Struck by the deterioration in mental health at all levels of society since the start of the pandemic, Sun Life Canada President Jacques Goulet called for corporate leadership to find solutions. He made this appeal in a virtual talk at the Canadian Club of Montréal on May 10, 2021.
The problem was already brewing before the pandemic, Goulet points out. One in three claims (30 per cent) stems from mental health issues, he says. He shared data from Sun Life Canada’s 2019 long-term disability claims Index by diagnosis.
Mental health diagnoses are twice as prevalent in disability claims as cancer (15 per cent), Goulet adds. “Not only is it the number one cause (of disability), but it's also the fastest growing.” He points out that the presence of this cause in claims climbed 27 per cent between 2014 and 2019. A growing number of Canadians are suffering from depression, bipolar disorder, manic disorder or dysthymia, Goulet adds.
Goulet is concerned about the poor management of these disorders highlighted by a survey he released on December 8, 2020. “Our surveys show that 60 per cent of Quebecers and Canadians say they are currently experiencing mental health problems, and more than half of them (54 per cent) say they are not receiving any medical support.”
The reasons survey participants gave include: Didn't need it, couldn't afford it, or were ashamed to seek help. “This needs to change,” says Goulet. He emphasizes that everyone can experience mental health problems, regardless of age, social class, or culture of origin.
Women and youth more affected
The pandemic has hit some people harder than others. Women and youth are the most affected. Of the participants in the insurer's survey, 62 per cent of women and 74 per cent of youth aged 18-34 said they had experienced mental health problems since the pandemic began.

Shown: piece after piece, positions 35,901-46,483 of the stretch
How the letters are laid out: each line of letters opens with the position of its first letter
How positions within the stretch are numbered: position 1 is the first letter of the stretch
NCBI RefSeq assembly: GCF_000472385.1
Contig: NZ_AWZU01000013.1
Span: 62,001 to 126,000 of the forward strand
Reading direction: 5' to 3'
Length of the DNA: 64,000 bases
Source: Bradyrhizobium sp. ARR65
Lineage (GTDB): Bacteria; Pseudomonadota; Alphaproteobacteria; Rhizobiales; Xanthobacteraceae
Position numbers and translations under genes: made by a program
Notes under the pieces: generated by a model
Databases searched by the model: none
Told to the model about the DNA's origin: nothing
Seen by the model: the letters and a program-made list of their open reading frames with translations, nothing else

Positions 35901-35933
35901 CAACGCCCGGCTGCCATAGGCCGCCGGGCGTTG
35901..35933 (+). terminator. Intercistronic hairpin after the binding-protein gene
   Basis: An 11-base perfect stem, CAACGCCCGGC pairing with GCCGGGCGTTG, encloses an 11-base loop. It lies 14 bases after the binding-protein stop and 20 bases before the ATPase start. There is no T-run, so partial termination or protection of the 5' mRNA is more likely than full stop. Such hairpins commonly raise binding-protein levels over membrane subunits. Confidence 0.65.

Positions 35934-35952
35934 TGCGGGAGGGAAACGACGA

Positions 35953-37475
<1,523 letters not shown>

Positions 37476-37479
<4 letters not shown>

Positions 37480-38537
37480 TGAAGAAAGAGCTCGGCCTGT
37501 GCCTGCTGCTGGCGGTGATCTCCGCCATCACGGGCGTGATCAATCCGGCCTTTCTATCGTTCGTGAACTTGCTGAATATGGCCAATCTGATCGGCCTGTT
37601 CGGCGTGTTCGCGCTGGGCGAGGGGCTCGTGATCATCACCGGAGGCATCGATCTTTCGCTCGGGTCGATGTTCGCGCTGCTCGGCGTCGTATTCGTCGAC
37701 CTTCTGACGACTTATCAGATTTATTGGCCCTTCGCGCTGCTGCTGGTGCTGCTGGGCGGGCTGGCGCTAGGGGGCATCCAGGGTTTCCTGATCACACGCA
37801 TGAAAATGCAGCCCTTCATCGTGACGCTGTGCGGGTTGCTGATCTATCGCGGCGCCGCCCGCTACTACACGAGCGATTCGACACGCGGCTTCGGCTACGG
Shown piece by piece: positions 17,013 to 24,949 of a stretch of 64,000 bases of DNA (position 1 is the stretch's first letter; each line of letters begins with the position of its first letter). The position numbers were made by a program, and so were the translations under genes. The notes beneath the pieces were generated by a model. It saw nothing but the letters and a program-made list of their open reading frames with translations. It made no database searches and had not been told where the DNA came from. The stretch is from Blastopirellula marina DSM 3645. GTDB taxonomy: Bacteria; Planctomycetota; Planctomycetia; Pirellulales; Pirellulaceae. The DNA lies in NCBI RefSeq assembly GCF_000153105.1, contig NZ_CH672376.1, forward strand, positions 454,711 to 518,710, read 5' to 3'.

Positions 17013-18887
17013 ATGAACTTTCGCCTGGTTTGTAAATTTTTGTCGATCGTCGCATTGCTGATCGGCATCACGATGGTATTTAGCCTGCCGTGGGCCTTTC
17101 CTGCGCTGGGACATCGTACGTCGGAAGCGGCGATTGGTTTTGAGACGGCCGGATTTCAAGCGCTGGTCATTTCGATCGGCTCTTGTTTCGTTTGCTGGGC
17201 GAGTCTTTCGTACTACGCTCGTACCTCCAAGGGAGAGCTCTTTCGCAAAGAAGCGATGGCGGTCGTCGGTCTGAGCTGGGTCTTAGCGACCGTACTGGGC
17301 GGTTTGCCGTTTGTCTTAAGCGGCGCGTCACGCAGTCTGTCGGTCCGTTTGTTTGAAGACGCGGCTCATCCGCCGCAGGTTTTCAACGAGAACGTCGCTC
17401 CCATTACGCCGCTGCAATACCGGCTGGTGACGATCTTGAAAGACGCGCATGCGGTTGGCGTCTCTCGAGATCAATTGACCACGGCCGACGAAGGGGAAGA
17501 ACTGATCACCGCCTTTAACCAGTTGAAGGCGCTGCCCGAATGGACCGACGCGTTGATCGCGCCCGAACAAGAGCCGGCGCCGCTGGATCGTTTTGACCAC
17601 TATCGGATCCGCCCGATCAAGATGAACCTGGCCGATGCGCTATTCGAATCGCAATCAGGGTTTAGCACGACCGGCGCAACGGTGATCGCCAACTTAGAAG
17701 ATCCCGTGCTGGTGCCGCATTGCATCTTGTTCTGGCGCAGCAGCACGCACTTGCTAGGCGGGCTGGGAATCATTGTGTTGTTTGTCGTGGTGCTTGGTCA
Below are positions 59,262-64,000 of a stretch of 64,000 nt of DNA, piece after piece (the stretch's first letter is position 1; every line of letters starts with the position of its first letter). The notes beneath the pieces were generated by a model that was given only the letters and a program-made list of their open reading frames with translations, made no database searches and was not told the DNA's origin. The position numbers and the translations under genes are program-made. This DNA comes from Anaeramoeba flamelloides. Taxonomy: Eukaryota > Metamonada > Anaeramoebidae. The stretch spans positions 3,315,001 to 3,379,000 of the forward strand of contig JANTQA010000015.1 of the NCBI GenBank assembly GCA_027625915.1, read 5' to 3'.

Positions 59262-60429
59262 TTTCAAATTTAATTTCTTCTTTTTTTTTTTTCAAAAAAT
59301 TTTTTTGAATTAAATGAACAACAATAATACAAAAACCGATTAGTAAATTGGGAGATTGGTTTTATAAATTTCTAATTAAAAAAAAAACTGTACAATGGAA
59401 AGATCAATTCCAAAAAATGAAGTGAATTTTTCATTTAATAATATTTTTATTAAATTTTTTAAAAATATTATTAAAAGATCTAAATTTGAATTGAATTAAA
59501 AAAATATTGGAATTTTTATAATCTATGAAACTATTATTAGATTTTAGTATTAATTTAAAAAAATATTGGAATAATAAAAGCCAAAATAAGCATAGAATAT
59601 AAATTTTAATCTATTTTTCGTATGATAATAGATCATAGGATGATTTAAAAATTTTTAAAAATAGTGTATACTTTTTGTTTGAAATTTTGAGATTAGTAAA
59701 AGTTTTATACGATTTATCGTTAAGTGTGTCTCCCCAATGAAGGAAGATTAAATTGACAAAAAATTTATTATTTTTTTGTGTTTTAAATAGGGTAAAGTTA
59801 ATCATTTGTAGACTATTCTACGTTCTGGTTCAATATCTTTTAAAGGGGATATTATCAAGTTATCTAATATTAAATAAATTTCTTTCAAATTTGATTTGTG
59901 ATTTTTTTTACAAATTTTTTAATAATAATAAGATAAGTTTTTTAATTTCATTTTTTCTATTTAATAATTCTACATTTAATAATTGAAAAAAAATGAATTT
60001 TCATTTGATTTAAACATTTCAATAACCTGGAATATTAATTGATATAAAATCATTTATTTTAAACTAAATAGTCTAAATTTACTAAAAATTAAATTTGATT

The pandemic has further blurred the lines between the workplace and home, Goulet continues. “This affects women to a greater extent. Longer work hours, more chores at home, more caregiving...all cause additional stress for many women. We have even seen women with young children leave the workforce. This is unfortunate and very worrisome!”
The situation is also harder on families, Goulet says. Sun Life hosted a webinar on youth and family mental health. “I was overwhelmed by the number of parents who said they were anxious, who wanted to know how to help their children in psychological distress!” he said. The number of calls from parents seeking support for their children is unprecedented, he adds. “It’s a serious problem: Children are at risk, and they are our future leaders.”
A problem long in the making
In a question and answer session following the presentation, IBM Canada CEO Claude Guay asked Goulet what factors have influenced the rise in mental health issues on the national scale. “Long before the pandemic, we were experiencing a major mental health crisis,” he replied. The causes: Social isolation, an economic structure where there are more and more part-time, contract jobs, and people experiencing greater precariousness, he listed.
During the pandemic, social isolation and confinement measures have ratcheted up stress and anxiety, Goulet continues. Major issues include pressure from social networks and, especially for young people, eco-anxiety. “Many young people are worried about the climate and the environment,” he points out.
There is in fact one positive point that could be fueling an increase in cases: “There is more openness nowadays to talk about mental health, to admit that we have problems, needs,” Goulet explains.
Investing and getting involved
What is our role as an employer, as a leader? One: invest, and two: get involved, says Goulet. “We need to define a mental health strategy and invest in workplace support programs. Properly managed, these programs yield good returns.”